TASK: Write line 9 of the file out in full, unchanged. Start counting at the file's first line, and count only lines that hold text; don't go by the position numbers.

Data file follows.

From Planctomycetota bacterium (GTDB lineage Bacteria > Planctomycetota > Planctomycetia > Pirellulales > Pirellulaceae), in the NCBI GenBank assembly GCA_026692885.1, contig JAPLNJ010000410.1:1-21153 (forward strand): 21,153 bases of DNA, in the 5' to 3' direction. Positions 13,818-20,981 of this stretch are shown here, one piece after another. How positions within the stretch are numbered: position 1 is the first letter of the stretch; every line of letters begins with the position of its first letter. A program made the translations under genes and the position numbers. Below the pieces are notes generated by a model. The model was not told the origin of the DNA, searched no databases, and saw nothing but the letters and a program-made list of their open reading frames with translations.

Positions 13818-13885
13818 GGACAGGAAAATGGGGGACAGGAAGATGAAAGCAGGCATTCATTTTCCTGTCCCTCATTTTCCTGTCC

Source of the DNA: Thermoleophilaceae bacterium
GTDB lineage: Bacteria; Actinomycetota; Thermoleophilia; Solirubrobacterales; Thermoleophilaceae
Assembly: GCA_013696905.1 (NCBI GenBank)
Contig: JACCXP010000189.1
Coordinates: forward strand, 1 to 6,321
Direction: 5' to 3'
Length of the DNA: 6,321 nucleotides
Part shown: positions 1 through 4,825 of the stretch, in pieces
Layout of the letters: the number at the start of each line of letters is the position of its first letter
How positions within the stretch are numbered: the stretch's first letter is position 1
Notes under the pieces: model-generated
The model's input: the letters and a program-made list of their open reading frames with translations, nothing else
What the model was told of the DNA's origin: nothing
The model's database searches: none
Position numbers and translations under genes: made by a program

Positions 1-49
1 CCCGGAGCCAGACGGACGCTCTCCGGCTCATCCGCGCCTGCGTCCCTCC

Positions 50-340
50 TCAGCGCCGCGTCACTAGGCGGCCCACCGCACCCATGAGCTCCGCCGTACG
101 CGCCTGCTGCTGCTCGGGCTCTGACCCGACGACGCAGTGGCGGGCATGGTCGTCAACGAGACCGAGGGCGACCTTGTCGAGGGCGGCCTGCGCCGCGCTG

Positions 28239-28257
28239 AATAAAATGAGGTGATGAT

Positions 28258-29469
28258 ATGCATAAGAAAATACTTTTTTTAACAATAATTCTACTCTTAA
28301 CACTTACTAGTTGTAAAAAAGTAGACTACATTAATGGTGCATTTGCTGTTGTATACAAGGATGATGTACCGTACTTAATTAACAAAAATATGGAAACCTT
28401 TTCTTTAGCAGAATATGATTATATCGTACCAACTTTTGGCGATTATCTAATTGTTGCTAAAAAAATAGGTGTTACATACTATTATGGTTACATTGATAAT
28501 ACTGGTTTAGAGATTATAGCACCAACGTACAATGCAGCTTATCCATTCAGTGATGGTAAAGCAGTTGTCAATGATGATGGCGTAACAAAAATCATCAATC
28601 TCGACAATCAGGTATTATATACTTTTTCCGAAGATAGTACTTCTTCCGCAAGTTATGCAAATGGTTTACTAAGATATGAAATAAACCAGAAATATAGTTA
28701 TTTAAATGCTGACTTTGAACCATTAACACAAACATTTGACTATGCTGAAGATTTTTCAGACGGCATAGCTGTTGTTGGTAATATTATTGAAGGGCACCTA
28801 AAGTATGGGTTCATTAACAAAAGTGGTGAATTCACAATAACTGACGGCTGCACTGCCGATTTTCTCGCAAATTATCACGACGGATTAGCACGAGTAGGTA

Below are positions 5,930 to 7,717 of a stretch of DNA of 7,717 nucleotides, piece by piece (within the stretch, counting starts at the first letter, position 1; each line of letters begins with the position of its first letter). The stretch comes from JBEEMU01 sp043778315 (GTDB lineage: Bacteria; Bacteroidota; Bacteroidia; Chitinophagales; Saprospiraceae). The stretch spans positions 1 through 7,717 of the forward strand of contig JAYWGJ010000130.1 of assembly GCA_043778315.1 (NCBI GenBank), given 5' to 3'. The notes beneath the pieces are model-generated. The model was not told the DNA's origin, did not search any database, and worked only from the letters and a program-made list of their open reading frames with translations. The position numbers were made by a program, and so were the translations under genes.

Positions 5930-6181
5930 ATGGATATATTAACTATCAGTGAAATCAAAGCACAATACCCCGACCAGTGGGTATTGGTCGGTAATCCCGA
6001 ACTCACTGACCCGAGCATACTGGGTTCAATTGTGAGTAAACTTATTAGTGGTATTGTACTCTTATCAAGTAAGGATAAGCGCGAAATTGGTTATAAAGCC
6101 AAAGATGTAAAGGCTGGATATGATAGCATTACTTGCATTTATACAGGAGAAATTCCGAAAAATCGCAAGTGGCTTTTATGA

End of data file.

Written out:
Direction: 5' to 3'